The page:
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Marc Rochester
Gramophone, March 2013

As the title implies, the Symphonic Poem is based on three notes…what makes this all so absorbing is the way in which Tan Dun uses a plethora of percussive and other effects…to propel the piece forward. Clearly the members of the Hong Kong Philharmonic are having a ball and the effect is often thrilling.

With the 35‑minute Concerto for Orchestra we encounter Tan in true concert mode…and, being inspired by the journeying of Marco Polo, it retains a distinctly programmatic flavour. More importantly, it gives us a chance to experience the splendid Hong Kong Philharmonic at its most assured. This is a vivid demonstration of true orchestral virtuosity, with Tan Dun’s experimental effects superbly realised, and all captured in fulsome sound… © 2013 Gramophone Read complete review on Gramophone

David Olds
The WholeNote, February 2013

A recent Naxos release, Tan Dun—Concerto for Orchestra…includes two compositions from 2012, the title work and the Symphonic Poem on Three Notes, juxtaposed with 1990’s Orchestral Theatre performed by the Hong Kong Philharmonic Orchestra under the composer’s direction. This disc provides a welcome entrée into the concert music of the composer who came to international attention with the score to the film Crouching Tiger, Hidden Dragon. The Concerto, which employs material from Dun’s opera Marco Polo, is especially effective in its extended percussion cadenzas and its blending of vocalization with instrumental accents. With nods to Stravinsky, Bartók and LutosÅ‚awski while referencing his Asian heritage, this work is very effective. © 2013 The WholeNote Read complete review

Robert Benson, January 2013

This new Naxos CD offers three major works: Symphonic Poem on Three Notes (2012), Orchestral Theatre (1990) and Concerto for Orchestra (2012). The latter has an elaborate program detailed by the composer in his program notes, three “journeys” and adventures based generally on music for his opera Marco Polo. We can be sure we are hearing definitive performances with the composer conducting the fine Hong Kong Philharmonic Orchestra whose music director is the remarkable Dutchman Jaap van Zweden. The vivid sonics do justice to this unusual music. Thank you, Naxos! © 2013 Read complete review, November 2012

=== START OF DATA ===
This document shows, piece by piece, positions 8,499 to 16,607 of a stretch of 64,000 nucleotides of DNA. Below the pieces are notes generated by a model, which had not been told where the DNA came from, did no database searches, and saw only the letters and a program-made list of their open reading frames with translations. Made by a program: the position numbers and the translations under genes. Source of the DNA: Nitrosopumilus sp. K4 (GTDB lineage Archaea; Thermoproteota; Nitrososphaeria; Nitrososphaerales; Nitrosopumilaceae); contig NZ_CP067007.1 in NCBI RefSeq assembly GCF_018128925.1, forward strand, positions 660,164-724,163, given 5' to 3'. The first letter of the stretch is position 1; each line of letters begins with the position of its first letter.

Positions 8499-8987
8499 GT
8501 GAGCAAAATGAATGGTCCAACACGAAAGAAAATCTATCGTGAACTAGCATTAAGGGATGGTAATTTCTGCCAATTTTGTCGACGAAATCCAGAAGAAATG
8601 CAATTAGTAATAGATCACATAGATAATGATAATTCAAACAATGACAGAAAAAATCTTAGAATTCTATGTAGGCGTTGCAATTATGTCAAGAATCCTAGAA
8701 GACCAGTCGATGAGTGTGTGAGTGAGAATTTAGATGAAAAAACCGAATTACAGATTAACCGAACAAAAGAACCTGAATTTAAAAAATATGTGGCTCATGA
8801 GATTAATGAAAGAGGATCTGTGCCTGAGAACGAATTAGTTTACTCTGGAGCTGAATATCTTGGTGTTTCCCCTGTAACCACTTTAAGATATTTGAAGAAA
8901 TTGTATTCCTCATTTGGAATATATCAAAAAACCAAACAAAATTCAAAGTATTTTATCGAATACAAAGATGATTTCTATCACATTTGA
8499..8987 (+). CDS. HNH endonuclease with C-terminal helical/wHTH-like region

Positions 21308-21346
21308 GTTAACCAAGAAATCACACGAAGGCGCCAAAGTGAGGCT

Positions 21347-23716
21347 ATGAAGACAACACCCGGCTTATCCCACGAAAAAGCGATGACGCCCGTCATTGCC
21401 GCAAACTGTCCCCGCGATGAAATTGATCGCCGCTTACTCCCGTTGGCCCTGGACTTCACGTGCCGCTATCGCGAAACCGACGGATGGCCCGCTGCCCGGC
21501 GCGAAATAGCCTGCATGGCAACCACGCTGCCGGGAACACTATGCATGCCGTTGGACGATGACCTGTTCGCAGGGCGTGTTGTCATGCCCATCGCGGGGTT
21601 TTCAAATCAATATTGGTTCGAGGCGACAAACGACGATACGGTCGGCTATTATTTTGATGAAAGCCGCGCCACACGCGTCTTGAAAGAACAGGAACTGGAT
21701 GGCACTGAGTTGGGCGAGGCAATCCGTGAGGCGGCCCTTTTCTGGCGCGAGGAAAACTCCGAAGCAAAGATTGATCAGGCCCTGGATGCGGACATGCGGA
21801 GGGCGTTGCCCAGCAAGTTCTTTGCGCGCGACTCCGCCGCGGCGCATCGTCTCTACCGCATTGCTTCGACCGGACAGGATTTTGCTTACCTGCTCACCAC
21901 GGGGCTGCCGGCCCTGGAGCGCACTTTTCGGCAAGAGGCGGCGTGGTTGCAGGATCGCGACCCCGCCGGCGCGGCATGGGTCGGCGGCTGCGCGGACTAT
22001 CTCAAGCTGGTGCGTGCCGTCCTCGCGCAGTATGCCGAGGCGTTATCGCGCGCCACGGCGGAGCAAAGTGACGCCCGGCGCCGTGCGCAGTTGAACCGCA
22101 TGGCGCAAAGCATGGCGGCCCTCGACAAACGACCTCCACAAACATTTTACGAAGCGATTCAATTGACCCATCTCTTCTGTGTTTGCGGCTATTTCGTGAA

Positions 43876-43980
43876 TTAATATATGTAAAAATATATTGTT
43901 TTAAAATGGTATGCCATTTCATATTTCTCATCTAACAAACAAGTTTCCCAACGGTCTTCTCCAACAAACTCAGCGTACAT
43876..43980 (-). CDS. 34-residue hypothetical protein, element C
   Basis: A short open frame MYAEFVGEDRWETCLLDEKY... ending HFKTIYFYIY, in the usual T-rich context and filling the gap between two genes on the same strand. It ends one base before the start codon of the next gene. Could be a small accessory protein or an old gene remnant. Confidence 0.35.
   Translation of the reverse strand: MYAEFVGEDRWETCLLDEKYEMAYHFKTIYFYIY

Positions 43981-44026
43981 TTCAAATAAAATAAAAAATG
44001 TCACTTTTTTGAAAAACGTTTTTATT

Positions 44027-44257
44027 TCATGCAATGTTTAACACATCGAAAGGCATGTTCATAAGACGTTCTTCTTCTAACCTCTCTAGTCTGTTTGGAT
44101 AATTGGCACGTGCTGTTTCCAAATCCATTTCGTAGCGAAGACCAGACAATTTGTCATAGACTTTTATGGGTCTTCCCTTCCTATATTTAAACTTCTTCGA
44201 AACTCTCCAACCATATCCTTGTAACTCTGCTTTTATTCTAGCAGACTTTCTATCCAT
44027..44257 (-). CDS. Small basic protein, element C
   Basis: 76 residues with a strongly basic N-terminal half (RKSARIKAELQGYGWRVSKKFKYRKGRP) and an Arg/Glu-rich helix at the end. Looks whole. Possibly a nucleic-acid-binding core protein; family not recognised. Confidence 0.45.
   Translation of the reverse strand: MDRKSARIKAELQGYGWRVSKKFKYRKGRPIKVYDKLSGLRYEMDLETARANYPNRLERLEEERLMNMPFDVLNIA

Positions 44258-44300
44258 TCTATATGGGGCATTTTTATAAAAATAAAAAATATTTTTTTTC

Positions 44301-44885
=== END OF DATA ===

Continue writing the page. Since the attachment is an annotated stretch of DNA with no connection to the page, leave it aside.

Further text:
The music of Tan Dun tends to have more aural staying power. The earliest work on Naxos’ new CD, Orchestral Theatre…[includes] considerable amounts of folk music and the folk-music sound along with Western-style orchestration and forays into atonality. The other two works here are both new, written in 2012. Symphonic Poem on Three Notes has a fairly ordinary musical arc…but some intriguing aural effects, thanks to Tan’s well-known fondness for sonic sources not usually considered instrumental. In this case, he uses wind, stones and the brake drums of cars to contrast the natural world with the industrialized one. Concerto for Orchestra is a tribute of sorts to Marco Polo, its four movements recalling elements of his journey to the East while also trying to reflect his imagined spiritual progress: “Light of Timespace,” “Scent of Bazaar,” “The Raga of Desert” and “The Forbidden City.” It is “Raga,” the third and longest movement, that is most effective at scene-painting, but Tan manages to convey exoticism and the spirit of exploration throughout. He is also an effective interpreter of his own work, which the Hong Kong Philharmonic Orchestra plays quite well. © 2012 Read complete review

Oliver Chou
Sunday Morning Post, November 2012